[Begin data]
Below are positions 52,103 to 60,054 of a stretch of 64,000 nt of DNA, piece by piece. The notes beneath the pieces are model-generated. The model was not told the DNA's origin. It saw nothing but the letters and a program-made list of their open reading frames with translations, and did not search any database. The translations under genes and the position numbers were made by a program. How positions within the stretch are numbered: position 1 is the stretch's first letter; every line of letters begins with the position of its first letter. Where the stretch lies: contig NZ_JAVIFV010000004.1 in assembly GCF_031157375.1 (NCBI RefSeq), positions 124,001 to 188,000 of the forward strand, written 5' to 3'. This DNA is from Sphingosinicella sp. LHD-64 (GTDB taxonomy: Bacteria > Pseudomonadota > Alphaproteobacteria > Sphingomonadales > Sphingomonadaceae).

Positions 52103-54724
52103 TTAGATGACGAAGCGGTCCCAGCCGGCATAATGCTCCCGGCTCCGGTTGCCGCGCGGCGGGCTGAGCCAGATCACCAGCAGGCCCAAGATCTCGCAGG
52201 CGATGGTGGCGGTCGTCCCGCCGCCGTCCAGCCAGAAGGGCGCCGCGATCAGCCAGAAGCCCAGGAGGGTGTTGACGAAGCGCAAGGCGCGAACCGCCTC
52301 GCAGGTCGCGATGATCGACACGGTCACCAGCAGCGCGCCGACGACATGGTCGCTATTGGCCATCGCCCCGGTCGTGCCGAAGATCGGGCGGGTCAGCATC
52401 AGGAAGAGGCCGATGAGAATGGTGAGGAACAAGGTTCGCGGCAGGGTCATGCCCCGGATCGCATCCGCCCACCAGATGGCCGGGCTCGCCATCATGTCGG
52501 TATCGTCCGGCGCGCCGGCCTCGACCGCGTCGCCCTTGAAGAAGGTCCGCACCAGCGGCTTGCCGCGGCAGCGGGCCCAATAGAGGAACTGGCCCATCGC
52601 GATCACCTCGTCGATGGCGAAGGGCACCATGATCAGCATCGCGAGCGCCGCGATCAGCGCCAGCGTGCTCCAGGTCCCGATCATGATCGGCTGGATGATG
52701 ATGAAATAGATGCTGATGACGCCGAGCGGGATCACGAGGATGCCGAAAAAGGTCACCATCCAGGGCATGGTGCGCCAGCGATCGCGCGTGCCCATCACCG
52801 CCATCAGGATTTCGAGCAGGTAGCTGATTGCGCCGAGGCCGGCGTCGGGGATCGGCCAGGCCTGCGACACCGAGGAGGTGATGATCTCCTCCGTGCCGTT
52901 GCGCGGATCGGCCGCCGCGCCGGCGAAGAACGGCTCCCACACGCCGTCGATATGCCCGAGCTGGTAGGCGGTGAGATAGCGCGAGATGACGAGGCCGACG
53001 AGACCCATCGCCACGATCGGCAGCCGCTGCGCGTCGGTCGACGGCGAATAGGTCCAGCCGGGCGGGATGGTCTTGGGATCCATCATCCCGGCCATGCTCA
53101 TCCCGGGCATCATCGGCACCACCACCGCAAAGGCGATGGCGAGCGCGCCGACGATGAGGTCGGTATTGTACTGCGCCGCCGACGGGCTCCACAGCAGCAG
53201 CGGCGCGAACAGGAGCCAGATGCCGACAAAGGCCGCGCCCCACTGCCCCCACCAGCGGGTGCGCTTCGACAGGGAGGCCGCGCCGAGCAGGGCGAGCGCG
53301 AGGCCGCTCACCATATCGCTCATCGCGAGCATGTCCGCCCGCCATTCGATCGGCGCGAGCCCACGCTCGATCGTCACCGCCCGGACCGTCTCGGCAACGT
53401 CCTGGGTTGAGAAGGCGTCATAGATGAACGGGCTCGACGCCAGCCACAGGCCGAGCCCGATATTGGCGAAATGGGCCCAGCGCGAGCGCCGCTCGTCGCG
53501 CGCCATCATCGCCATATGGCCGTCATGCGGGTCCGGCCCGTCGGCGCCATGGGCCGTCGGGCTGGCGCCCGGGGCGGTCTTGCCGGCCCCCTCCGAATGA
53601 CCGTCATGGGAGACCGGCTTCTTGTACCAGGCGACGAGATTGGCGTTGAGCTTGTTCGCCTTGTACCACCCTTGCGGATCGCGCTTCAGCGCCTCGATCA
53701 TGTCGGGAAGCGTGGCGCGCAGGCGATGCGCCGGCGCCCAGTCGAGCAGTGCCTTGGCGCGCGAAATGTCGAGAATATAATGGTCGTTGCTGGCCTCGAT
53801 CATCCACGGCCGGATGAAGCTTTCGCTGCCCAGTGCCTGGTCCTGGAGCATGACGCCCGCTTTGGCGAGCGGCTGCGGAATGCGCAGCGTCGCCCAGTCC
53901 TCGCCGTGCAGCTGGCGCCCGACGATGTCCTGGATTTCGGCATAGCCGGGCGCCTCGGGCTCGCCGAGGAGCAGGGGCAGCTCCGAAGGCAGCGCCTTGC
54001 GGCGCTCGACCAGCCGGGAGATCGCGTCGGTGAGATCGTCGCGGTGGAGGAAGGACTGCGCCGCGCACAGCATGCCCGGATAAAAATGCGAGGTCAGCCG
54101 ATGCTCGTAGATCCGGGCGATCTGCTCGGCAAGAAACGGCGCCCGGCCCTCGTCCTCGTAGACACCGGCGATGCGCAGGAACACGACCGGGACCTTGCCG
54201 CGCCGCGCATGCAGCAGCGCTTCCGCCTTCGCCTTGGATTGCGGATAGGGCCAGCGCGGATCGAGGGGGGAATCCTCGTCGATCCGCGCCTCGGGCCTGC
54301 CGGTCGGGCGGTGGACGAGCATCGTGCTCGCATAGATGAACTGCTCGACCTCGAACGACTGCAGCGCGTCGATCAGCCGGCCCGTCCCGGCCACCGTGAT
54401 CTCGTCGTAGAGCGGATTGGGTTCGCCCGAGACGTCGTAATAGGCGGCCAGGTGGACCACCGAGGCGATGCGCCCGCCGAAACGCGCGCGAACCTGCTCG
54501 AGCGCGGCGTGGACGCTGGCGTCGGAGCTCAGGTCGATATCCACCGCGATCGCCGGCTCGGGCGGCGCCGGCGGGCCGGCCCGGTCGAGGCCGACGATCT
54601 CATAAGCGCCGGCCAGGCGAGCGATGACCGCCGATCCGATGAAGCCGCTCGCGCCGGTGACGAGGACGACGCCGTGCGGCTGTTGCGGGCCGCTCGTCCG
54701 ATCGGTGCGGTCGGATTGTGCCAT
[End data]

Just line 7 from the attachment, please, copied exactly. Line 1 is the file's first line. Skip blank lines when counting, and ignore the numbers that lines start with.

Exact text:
52501 TATCGTCCGGCGCGCCGGCCTCGACCGCGTCGCCCTTGAAGAAGGTCCGCACCAGCGGCTTGCCGCGGCAGCGGGCCCAATAGAGGAACTGGCCCATCGC